Information Resources and Technology

If your learning center uses computers as information resources, ensure these systems employ accessible design, that staff members are aware of accessibility options, and systems are in place to make accommodations.

For more information about assistive technology, consult the Adaptive Technology videos and publications at www.uw.edu/doit/Resources/at.html.


Ensure that everyone can participate in events sponsored by your learning center.

Checklist Updates

This checklist was field-tested at more than twenty postsecondary institutions nationwide (see www.uw.edu/doit/Brochures/Academics/admin.html). The results of a nationwide survey to test face-validity of checklist items led to further refinement of the checklist. To increase the usefulness of this working document, send suggestions to sherylb@uw.edu.

Additional Resources

An electronic copy of the most current version of this publication as well as additional useful brochures can be found at www.uw.edu/doit/Brochures/. A 14-minute video, Equal Access: Student Services, demonstrates key points summarized in this publication. It may be freely viewed online at www.uw.edu/doit/Video/ea_student.html and purchased in DVD format from DO-IT. Consult www.uw.edu/doit/Video/ for access to this and other videos that may be of interest. The Equal Access: Computer Labs and Real Connections: Making Distance Learning Accessible to Everyone videos and publications are particularly relevant to tutoring and learning centers. Permission is granted to reproduce DO-IT videos and publications for educational, noncommercial purposes provided the source is acknowledged.

The Student Services Conference Room at www.uw.edu/doit/Conf/ includes a collection of documents and videos to help you make student services accessible to everyone. They include checklists for career services, distance learning, computer labs, recruitment and admissions, registration, housing and residential life, financial aid, libraries, tutoring and learning centers, and student organizations. The Student Services Conference Room also includes a searchable Knowledge Base of questions and answers, case studies, and promising practices.

For more information about applications of universal design consult www.uw.edu/doit/Resources/udesign.html or The Center for Universal Design in Education at www.uw.edu/doit/CUDE/. The book Universal Design in Higher Education: From Principles to Practice published by Harvard Education Press shares perspectives of UD leaders nationwide. To receive a 20% discount, visit www.uw.edu/doit/UDHE/coupon.html.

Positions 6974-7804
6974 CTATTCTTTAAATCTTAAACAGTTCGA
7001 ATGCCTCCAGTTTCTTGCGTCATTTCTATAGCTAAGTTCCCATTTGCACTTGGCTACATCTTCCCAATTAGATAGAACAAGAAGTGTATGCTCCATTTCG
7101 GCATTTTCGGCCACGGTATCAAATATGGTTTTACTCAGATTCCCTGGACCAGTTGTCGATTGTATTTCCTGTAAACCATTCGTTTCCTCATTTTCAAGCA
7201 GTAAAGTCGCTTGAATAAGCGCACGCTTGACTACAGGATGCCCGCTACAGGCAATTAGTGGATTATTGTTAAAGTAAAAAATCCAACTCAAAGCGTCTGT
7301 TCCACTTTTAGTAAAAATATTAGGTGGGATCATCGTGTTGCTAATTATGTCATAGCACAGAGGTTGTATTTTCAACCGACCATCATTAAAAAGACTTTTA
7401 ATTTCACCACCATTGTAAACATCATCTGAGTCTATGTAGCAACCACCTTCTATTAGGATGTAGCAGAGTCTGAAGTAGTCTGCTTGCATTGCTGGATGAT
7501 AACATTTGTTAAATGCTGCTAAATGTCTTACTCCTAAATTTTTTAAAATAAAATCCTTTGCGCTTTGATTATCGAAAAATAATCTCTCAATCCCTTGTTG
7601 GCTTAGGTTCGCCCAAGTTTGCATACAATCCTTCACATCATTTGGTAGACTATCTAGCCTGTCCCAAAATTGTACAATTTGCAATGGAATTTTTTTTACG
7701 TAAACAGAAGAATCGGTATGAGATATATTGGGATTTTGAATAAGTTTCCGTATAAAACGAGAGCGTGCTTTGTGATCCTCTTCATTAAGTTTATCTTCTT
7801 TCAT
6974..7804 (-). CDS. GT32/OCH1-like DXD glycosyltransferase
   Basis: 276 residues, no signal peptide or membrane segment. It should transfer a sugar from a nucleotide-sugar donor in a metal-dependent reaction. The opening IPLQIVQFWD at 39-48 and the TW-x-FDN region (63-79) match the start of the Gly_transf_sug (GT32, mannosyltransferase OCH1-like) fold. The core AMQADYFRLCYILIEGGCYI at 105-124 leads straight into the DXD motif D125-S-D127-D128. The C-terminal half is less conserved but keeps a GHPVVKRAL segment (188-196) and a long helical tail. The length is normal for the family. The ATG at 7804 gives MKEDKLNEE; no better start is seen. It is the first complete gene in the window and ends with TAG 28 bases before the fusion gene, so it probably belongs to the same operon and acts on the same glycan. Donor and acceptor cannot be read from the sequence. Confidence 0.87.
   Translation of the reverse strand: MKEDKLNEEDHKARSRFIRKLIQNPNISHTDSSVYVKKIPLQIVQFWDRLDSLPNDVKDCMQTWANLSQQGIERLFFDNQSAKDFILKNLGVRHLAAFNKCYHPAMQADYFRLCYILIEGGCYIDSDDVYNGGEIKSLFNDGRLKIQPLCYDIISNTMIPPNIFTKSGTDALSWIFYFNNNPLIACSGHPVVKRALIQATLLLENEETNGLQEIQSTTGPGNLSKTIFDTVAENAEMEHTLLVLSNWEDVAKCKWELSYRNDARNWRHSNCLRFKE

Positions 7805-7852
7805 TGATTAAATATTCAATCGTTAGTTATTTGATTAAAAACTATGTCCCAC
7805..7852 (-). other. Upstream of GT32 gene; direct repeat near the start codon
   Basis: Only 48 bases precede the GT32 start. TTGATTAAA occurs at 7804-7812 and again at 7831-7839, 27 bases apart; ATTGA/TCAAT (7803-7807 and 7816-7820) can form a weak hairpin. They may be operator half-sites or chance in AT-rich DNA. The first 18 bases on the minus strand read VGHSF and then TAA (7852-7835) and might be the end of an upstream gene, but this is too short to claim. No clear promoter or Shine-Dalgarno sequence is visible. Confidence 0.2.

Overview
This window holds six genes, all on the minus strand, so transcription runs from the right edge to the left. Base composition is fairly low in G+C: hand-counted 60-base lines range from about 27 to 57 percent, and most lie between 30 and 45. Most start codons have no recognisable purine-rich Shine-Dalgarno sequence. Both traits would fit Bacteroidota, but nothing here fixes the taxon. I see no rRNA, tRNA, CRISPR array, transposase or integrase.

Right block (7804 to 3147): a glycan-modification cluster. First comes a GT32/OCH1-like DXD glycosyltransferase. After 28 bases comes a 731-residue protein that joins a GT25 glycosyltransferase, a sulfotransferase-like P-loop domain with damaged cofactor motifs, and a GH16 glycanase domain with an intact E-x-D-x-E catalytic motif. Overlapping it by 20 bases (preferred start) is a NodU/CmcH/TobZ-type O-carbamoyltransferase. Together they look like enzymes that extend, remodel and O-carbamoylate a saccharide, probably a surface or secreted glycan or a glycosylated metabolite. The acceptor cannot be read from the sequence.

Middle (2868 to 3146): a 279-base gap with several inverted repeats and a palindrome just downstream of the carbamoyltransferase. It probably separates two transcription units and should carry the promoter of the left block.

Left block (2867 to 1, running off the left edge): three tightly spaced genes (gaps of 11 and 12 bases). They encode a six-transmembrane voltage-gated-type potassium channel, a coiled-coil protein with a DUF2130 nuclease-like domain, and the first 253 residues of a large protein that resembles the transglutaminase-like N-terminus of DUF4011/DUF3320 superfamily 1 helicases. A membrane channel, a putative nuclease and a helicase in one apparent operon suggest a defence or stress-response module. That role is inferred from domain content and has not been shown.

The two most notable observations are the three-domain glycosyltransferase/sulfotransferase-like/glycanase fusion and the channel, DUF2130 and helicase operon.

About DO-IT

DO-IT (Disabilities, Opportunities, Internetworking, and Technology) serves to increase the successful participation of individuals with disabilities in challenging academic programs such as those in science, engineering, mathematics, and technology. Primary funding for DO-IT is provided by the National Science Foundation, the State of Washington, and the U.S. Department of Education. DO-IT is a collaboration of UW Information Technology and the Colleges of Engineering and Education at the University of Washington.

To order free publications or newsletters use the DO-IT Publications Order Form; to order videos and training materials use the Videos, Books and Comprehensive Training Materials Order Form.

For further information, to be placed on the DO-IT mailing list, request materials in an alternate format, or to make comments or suggestions about DO-IT publications or web pages contact:

University of Washington
Box 354842
Seattle, WA 98195-4842
206-685-DOIT (3648) (voice/TTY)
888-972-DOIT (3648) (voice/TTY)
206-221-4171 (fax)
509-328-9331 (voice/TTY) Spokane

Founder and Director: Sheryl Burgstahler, Ph.D.

DO-IT Funding and Partners


The contents of this publication and the accompanying video were developed under a grant from the U.S. Department of Education, #P333A020044. However, these contents do not necessarily represent the policy of the U.S. Department of Education, and you should not assume endorsement by the federal government.

Copyright © 2012, 2010, 2009, 2007, 2006, 2005, 2004, University of Washington. Permission is granted to copy these materials for educational, noncommercial purposes provided the source is acknowledged.